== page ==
Julius Exner, Blindebuk (C. 1852)  (public domain)

Once you master the new jargon, the relevance and importance of analytics to the practice of law should become clearer...

...and a little bit scary.

Analytics comprises skills, practices, and changes in professional culture that are relevant today and will be critical to law firm survival over the next ten years -- especially for small and midsize firms. 

The September 2018 edition of McKinsey Quarterly is devoted largely to the introduction and use of data analytics in business decisions. The companies that are discussed are not law firms; but the lessons that they have learned about the importance of developing and using the best possible data are directly relevant to law firms of all sizes -- even the smallest ones.

"Why data culture matters" by Alejandro Díaz, Kayvaun Rowshankish, and Tamim Saleh, discusses several points about analytics that translate very well to the operations of law firms and the decisions that their partners must make in increasingly fast-changing and uncertain business and professional environments. It might be challenging for some of us to cut through language and concepts that originate far outside the legal profession, but don't give up. All of this has direct implications and practical applications for law firms of any size.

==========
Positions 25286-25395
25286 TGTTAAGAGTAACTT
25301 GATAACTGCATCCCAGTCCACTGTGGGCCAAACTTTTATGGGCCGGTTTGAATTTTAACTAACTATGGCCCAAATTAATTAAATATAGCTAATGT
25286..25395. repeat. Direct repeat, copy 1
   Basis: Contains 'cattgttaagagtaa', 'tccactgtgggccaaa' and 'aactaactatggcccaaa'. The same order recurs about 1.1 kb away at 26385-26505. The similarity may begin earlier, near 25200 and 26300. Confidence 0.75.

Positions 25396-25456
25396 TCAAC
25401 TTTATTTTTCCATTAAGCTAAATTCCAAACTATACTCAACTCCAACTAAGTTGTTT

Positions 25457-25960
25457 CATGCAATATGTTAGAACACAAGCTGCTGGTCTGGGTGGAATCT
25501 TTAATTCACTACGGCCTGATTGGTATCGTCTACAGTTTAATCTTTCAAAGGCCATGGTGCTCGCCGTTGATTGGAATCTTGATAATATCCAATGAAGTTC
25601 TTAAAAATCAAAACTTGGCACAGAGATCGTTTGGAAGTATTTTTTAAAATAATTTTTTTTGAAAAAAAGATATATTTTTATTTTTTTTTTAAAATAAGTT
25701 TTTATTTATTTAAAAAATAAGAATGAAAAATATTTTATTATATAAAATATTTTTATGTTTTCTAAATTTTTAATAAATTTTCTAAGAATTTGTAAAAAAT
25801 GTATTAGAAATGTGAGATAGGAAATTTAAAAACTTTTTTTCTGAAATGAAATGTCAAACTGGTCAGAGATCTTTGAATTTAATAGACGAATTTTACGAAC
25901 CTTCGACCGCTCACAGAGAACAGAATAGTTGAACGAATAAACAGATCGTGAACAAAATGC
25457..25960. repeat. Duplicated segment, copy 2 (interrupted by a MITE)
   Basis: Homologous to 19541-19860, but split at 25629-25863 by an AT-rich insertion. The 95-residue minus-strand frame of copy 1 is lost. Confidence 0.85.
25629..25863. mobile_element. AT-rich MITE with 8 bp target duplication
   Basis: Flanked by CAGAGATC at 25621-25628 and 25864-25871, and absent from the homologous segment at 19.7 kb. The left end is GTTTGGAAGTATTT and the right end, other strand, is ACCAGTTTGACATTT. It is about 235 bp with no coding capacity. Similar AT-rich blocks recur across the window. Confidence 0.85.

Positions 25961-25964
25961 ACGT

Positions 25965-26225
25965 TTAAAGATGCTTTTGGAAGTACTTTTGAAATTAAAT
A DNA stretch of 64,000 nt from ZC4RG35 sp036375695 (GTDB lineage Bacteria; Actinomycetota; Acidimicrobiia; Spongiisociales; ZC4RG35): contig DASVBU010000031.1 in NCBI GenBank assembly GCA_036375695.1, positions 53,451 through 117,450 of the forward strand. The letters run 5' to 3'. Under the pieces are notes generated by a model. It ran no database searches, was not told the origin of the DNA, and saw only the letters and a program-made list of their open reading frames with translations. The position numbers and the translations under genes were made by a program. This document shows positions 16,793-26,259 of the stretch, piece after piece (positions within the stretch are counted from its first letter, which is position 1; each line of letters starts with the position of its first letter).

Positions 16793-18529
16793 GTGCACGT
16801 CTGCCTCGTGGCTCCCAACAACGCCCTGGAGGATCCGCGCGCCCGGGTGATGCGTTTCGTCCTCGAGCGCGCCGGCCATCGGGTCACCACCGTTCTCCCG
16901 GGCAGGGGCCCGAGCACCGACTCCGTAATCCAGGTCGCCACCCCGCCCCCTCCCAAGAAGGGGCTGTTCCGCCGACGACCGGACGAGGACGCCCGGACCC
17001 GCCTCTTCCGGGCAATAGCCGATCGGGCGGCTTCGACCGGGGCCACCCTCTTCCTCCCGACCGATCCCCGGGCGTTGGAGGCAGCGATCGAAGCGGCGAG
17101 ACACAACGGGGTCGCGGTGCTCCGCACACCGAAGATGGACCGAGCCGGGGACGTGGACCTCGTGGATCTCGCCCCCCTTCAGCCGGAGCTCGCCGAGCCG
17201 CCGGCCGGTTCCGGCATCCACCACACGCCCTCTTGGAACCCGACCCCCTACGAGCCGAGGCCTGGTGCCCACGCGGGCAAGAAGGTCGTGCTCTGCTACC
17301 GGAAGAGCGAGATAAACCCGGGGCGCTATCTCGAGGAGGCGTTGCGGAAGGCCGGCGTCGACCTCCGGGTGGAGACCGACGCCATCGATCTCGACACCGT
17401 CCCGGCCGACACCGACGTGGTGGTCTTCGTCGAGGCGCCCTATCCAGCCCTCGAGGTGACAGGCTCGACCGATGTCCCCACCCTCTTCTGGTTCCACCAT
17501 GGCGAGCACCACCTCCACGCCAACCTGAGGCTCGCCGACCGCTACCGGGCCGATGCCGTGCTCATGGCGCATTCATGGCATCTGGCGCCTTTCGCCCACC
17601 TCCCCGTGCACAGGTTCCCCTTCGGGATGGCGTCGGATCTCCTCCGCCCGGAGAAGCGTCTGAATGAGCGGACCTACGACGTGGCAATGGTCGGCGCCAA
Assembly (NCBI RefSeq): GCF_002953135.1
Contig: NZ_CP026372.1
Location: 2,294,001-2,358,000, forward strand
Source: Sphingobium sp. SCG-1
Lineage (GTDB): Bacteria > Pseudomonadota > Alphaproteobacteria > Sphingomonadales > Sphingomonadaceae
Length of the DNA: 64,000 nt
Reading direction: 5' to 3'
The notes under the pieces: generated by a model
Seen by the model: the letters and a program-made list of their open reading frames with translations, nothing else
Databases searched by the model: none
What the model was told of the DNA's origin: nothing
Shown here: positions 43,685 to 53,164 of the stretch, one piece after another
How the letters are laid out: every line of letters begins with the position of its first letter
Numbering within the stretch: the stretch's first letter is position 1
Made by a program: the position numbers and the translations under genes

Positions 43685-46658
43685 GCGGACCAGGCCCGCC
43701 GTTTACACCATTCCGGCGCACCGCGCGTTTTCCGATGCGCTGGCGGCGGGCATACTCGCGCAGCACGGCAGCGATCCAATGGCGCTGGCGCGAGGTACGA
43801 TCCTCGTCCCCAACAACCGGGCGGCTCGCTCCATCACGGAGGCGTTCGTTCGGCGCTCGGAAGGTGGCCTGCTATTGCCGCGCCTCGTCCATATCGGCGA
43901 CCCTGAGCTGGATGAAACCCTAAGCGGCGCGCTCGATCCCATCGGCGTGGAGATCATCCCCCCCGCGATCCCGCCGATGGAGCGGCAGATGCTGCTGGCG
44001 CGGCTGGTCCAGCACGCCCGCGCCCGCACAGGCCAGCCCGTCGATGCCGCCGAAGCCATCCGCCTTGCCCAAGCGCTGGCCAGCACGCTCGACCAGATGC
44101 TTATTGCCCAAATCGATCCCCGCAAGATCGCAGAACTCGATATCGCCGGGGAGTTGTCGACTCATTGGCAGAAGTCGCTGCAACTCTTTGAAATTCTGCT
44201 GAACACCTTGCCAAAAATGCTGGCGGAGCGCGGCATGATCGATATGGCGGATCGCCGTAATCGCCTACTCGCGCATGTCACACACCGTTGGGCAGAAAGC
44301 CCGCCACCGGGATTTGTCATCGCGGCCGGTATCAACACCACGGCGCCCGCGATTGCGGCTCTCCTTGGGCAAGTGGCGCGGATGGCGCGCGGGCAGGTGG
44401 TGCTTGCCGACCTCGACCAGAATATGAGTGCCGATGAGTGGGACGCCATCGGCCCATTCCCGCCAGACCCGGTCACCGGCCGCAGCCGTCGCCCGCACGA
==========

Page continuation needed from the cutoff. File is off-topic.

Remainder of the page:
One of the most important of these implications is cultural. Analytics is not about buying more powerful computers or more sophisticated software. It requires significant changes -- seismic ones in many law firms -- in the professional culture and management practices of the firm. This can sometimes be even more  uncomfortable than mastering some of the new jargon.

Do you want to help your law firm make better decisions? Here are the two first steps: (1) read the McKinsey Quarterly article; then (2) contact us to discuss how our Strategic Focal Point Analysis can help you to "translate" these concepts and communicate them in unique characteristics and culture of your firm.

Here's a starting point: Law firms can no longer to plan their futures based on obsolete paradigms or semi-educated hunches.

Norman Clark